Taylor Made Racing, best known for its underbelly exhausts for many of today’s popular sportbikes, is tackling perhaps its biggest challenge yet: designing and testing its own Moto2 machine. Assuming testing goes to plan, the team hope to enter as a wildcard entry in the Red Bull Indianapolis MotoGP Grand Prix, Aug. 16-18. The […]
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Behind the “Bathing Suit” Picture
Uncovering a historic moment caught on film
Few motorcycle photographs are as iconic as that of the famous Bonneville “Bathing Suit Picture.” While you have undoubtedly seen this image before, you may not know the story behind it. The scantily clad and debatably crazy rider was a man by the name of Roland “Rollie” Free.
The bike, often thought by many to be a Vincent Black Shadow, was in fact a Black Lightning – the fastest Vincent ever to see production. The Black Lightning was available by custom order from the factory and weighed 100 lbs less than the Shadow while offering 25 more horsepower.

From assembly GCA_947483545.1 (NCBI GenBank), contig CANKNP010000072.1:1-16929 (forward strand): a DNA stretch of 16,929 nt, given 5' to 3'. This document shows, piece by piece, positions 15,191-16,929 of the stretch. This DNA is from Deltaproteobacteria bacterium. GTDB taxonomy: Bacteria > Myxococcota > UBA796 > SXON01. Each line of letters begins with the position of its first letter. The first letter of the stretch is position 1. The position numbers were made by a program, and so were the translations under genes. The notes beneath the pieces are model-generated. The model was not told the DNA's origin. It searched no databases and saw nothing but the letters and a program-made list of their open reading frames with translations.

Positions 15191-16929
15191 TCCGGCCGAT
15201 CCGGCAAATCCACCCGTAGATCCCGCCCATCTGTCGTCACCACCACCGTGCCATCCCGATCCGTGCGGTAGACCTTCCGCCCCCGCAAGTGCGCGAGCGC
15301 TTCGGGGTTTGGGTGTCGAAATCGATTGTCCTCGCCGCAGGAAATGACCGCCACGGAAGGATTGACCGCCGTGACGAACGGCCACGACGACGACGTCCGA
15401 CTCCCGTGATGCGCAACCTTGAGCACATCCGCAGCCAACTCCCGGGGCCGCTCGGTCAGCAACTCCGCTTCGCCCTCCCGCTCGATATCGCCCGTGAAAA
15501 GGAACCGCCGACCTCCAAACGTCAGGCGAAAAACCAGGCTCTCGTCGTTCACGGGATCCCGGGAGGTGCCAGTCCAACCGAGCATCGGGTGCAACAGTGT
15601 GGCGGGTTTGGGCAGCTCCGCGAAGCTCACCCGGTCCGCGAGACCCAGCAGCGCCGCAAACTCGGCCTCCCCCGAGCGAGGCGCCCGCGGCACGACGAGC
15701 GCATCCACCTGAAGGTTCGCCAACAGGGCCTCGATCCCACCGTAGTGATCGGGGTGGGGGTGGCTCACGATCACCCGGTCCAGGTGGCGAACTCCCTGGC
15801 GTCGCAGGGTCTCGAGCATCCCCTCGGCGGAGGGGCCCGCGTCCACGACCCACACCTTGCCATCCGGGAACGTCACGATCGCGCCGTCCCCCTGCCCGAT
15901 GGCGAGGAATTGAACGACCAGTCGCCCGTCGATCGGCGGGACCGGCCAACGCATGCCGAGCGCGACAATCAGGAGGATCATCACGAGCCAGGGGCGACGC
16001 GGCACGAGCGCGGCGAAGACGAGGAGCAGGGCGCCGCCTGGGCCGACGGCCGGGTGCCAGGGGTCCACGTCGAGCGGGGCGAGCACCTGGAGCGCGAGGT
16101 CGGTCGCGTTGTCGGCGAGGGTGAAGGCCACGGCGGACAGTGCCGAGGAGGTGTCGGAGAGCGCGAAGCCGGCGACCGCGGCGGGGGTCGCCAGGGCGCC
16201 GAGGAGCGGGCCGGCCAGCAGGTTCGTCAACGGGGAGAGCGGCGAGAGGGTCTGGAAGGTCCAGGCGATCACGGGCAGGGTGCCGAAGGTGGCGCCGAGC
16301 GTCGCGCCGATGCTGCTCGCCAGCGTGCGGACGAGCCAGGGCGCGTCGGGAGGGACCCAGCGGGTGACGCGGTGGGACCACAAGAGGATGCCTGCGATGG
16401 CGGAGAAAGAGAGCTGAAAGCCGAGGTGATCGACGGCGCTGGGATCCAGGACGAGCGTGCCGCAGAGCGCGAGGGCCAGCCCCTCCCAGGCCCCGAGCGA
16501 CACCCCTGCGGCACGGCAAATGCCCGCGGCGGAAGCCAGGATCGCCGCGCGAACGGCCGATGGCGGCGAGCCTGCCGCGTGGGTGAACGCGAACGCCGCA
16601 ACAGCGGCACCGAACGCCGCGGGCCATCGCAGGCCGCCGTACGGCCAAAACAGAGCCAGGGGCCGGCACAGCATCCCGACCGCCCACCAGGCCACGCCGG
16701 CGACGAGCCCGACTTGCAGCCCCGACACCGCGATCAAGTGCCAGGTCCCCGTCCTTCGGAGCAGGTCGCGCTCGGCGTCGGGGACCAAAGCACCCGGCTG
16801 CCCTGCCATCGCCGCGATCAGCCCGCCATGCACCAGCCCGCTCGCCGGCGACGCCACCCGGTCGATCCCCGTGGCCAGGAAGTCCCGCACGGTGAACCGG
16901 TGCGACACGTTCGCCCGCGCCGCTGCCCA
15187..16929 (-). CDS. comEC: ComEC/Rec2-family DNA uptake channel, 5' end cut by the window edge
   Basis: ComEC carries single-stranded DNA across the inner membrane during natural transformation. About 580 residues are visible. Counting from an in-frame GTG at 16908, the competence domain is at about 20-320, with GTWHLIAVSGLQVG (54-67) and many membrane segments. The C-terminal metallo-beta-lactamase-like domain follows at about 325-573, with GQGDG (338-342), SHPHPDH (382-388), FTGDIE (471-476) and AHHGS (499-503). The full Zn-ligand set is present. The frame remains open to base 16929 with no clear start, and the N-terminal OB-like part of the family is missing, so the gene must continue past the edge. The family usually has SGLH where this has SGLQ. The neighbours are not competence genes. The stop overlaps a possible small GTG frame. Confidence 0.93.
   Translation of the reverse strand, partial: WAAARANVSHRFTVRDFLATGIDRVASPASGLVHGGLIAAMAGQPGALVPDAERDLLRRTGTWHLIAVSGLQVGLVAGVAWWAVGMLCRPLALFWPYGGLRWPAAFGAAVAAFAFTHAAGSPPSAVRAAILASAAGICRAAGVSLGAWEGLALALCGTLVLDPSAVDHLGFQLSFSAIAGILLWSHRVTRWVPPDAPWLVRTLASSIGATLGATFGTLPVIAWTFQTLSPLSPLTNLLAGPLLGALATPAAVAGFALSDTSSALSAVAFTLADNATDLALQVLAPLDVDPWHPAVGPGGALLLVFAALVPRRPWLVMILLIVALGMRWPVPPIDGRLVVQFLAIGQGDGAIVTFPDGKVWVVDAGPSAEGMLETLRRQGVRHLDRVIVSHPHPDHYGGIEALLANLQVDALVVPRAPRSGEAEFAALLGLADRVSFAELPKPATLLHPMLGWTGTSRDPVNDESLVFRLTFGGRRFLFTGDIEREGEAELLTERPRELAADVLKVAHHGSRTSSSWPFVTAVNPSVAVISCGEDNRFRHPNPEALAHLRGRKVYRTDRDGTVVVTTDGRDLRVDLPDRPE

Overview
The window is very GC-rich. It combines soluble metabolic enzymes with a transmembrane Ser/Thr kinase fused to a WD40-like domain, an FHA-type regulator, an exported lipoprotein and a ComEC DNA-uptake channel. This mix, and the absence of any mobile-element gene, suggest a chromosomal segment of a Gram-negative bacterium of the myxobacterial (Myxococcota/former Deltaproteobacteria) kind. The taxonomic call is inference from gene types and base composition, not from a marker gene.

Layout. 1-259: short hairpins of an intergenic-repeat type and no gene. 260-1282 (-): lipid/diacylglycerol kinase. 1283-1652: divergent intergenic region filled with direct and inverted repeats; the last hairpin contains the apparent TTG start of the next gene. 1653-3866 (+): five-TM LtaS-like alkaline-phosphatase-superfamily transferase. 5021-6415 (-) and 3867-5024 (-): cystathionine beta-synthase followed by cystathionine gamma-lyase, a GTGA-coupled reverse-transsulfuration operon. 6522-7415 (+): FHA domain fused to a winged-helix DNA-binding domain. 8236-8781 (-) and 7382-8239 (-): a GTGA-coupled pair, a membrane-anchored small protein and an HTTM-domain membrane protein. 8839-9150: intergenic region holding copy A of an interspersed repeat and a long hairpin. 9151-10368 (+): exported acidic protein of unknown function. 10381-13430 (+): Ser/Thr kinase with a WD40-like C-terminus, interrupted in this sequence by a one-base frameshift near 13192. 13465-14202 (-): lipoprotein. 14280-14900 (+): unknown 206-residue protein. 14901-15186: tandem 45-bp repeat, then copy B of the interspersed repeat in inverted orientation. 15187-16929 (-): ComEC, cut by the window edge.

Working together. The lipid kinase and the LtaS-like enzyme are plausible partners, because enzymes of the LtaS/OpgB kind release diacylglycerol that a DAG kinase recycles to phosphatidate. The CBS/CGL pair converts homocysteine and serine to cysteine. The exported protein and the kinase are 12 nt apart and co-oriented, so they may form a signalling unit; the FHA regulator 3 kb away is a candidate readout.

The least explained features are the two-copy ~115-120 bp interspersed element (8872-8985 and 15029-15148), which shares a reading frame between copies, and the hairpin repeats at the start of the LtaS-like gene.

Determined to break the land speed record in the Flying Mile, Free’s first pass hit 148 mph. After breaking the record, Free was still not satisfied and set his next goal – 150 mph. Before his next pass, he noticed that his riding leathers had come apart at the seams from the force of the wind. Realizing that this, along with his helmet and riding boots would create even more drag, he made the historic decision to shed his clothes completely in favor of a bathing suit, cap and tennis shoes. With this increase in aerodynamics, Free topped out at 150.313 mph.
Taken from a speeding car that attempted to run alongside Free and his Black Lightning on the Salt Flats of Utah, the image from Sept. 13, 1948 would document a momentous occasion. Not only did Free break his own record set minutes earlier, but he also created one of the most famous photographs in motorcycling history.
The original Triumph Bonneville is such an iconic motorcycle with a huge following around the world. So when Triumph reintroduced the modern version of the Bonneville, followed by the Thruxton and America, those who were inspired by Steve McQueen‘s or Marlon Brando‘s antics, but didn’t want to mess with fixing an old motorcycle, found renewed interest. […]